F.Films about catastrophes are a very special kind of horror cinema, a hybrid of horror and science fiction. They lend a grip on the bowels of the audience from the horror film when they (almost) let the world go under by the forces of nature, and watch their science fiction siblings how to address the audience’s brains at the same time with a “What would be if? ”, which consistently thinks through scientific theses to the end. The Filmmuseum Frankfurt investigates this question of “what if?” In the “Catastrophe” exhibition.
It becomes clear at the beginning of the exhibition that this is not just about fiction, but also about science. Here is a lightning rod, invented by Benjamin Franklin in 1752, it refers to the beginning of the Enlightenment, when people took their fate into their own hands through research. Opposite him is the quote from Max Frisch: “Only humans know catastrophes if they survive them. Nature knows no catastrophe. ”In the extensive book accompanying the exhibition, the literary scholar Solvejg takes Nitzke Frisch’s quote as the starting point for a clever essay on the relationship between man and nature. And the scientists, who later have their say in the exhibition, contradict Frisch a little: Nature may not know catastrophes, but humans are not condemned to accept them; thanks to research, they can arm themselves against them, warn against them and Take protective measures.
If you turn away from the lightning rod, the path leads through light-colored plywood panels. They separate the individual stations of the exhibition and provide a circular route. Sometimes they are hung with posters from disaster films, sometimes they show the text panels for the respective station, sometimes script excerpts, sometimes they form boxes in which the film posters are juxtaposed with the cover stories of old Spiegel issues from five decades. Between the posters for the seismological drama “Volcano” and the post-nuclear accident film “The Cloud” hang the journalistic screams: “Help, the earth is melting” (2008) and “Murderous Atom” (1986).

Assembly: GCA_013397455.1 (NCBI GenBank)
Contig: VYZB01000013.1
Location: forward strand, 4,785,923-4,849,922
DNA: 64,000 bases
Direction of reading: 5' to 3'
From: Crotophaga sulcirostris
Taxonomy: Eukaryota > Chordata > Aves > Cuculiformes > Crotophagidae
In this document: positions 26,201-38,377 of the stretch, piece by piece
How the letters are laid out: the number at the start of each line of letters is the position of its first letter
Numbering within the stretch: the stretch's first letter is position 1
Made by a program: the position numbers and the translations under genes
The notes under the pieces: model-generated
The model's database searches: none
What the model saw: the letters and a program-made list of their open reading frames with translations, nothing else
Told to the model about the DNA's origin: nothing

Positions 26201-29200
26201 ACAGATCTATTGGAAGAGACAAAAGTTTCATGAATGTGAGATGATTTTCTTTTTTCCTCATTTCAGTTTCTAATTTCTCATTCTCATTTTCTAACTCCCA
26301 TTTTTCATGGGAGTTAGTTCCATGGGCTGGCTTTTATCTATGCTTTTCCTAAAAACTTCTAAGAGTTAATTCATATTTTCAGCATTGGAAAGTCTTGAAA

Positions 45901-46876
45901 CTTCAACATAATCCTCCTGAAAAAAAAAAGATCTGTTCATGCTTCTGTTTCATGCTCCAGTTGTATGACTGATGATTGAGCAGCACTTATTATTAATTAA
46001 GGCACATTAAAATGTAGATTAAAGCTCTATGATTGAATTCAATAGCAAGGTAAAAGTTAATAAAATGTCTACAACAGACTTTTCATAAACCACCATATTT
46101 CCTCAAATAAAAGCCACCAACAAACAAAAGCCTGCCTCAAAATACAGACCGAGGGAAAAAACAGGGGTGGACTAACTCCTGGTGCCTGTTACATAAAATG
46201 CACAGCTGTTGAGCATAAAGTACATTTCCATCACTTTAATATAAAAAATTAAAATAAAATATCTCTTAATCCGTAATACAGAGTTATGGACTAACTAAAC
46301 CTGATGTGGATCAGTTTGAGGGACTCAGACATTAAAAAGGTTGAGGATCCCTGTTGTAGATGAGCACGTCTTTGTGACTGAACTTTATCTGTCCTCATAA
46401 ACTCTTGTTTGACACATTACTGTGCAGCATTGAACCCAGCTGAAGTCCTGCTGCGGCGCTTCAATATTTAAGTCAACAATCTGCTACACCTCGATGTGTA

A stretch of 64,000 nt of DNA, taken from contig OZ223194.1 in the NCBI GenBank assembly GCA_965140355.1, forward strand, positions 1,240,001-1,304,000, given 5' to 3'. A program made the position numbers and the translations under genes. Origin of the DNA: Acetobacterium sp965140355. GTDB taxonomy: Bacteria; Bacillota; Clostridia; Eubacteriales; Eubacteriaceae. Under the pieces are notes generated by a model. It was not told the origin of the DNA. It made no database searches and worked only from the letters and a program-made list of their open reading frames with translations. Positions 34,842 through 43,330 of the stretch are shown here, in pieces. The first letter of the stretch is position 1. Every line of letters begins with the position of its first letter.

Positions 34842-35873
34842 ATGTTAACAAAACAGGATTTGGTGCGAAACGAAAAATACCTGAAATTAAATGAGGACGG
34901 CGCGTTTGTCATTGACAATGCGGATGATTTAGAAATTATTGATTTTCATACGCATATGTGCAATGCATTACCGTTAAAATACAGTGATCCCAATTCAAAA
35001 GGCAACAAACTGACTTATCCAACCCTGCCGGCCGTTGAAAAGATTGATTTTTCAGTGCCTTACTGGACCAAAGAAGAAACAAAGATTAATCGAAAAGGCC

Does Godzilla have real role models?
How far is art from reality? What can reality learn from art? Such questions are being discussed by researchers at the Senckenberg Nature Museum in Frankfurt, which is a cooperation partner for the exhibition. The paleanthropologist Irina Ruf, for example, answers the question of whether Godzilla has real role models (“He’s more like a Wolpertinger made of crocodile, T-Rex and extinct marine iguanas”) and biogeographer Thomas Hickler explains how climate change is becoming apparent. Since the screen on which these interviews run only hangs on the plywood wall, which separates the room more optically than actually from the rest of the exhibition, the sound of the next video installation booms over the researchers’ statements.